Web Browser Password Saving Is Still a Risky Proposition

As you navigate through Chrome, or Safari, or Firefox, or whatever your browser of choice is, you’re often given an enticing option: Would you like us to save your password? A recent browser breach is a reminder that if you answer yes, you’re taking a risk.

Late last week, the browser Opera confirmed a successful attack on its systems. The hackers were likely able to access personal information, company developer Tarquin Wilton-Jones wrote in a post announcing the breach, “including some of our sync users’ passwords and account information.”

Opera sync is that browser’s version of the feature that helps you coordinate passwords across devices. Save your Facebook password in Chrome or Safari or Opera on your desktop, and it’ll be there waiting for you on the mobile versions of those devices, as long as you’re logged in. While Opera says it encrypts all passwords it stores, it still reset all Opera sync account passwords, and asked people to reset passwords for third-party sites as well, “as a precaution.”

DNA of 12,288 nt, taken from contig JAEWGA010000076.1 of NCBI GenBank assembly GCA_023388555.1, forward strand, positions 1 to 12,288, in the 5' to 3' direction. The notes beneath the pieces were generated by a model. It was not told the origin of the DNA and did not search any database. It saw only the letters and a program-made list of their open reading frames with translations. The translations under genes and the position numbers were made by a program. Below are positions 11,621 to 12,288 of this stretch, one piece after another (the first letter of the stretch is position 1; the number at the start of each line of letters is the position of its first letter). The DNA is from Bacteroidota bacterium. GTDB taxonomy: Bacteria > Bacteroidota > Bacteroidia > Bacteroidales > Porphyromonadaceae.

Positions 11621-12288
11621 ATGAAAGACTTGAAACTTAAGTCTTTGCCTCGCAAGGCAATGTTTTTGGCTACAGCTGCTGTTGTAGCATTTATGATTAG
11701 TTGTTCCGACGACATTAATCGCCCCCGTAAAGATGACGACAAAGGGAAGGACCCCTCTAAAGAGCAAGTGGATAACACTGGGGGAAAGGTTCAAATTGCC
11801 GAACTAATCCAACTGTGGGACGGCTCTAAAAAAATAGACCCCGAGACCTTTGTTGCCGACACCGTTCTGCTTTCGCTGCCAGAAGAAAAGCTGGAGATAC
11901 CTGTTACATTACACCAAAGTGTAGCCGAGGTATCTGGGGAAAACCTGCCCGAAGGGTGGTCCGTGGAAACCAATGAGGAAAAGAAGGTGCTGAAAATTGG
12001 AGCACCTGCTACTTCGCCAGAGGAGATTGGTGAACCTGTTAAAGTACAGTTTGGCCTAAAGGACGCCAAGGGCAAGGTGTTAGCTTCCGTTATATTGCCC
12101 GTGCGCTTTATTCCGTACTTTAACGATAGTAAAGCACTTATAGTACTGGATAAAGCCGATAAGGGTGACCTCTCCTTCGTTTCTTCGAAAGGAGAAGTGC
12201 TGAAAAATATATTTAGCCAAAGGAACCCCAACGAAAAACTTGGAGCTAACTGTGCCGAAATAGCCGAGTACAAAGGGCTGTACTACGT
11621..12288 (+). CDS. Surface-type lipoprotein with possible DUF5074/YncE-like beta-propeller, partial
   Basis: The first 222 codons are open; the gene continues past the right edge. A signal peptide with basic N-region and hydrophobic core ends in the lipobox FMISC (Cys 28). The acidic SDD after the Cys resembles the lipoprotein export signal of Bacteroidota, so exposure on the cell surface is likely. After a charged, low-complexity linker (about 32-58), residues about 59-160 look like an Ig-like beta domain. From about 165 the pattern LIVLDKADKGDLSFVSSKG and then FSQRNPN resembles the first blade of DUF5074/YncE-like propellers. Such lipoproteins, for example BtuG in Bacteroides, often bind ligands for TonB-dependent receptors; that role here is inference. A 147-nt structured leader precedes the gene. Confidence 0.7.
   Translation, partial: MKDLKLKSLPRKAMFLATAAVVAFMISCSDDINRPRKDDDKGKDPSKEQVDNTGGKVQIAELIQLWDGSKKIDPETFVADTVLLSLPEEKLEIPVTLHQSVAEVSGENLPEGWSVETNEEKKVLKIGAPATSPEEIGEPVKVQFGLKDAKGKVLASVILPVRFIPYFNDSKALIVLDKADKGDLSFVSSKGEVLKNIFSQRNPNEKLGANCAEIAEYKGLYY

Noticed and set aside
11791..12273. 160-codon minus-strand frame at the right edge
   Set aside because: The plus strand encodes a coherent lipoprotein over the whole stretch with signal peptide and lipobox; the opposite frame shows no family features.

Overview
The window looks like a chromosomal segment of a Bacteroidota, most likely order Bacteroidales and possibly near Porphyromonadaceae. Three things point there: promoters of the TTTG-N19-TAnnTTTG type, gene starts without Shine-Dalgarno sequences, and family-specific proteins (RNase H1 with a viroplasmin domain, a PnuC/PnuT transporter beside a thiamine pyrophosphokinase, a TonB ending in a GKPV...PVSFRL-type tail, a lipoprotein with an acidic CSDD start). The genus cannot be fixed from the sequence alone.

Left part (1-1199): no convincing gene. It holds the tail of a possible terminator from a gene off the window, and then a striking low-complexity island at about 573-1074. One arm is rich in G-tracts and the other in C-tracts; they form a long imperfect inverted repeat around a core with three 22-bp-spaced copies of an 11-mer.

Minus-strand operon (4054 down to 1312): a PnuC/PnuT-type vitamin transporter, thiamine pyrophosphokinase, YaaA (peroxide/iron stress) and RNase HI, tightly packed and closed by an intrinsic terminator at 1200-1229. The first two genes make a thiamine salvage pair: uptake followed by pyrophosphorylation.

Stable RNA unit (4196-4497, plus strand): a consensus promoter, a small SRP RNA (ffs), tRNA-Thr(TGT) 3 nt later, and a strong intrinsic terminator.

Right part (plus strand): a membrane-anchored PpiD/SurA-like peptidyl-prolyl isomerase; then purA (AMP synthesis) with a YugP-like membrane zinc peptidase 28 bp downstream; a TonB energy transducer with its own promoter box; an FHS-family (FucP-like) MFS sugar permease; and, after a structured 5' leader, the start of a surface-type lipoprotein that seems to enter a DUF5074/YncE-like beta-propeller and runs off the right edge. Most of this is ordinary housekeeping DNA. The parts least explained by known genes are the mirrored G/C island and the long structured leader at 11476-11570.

Of Opera’s 350 million users, only 1.7 million used sync in the last month, meaning the fallout is likely limited. The incident is a reminder, though, that while browser-based password syncing can be a terrific time-saver, it’s not a replacement for more serious security hygiene. […]


If you were buying a safe, you’d want to know at least something about how secure its mechanisms are. For password managers, you mostly have to go on reputation. “It’s hard to say if any other company is doing a better job at protecting stored passwords because all we have to go by are their claims,” says Mark Burnett, author of Perfect Passwords. “It’s impossible as outsiders for us to truly know who is more secure or who will get hacked next.”

Read more at Wired.

Photo by christiaan_008

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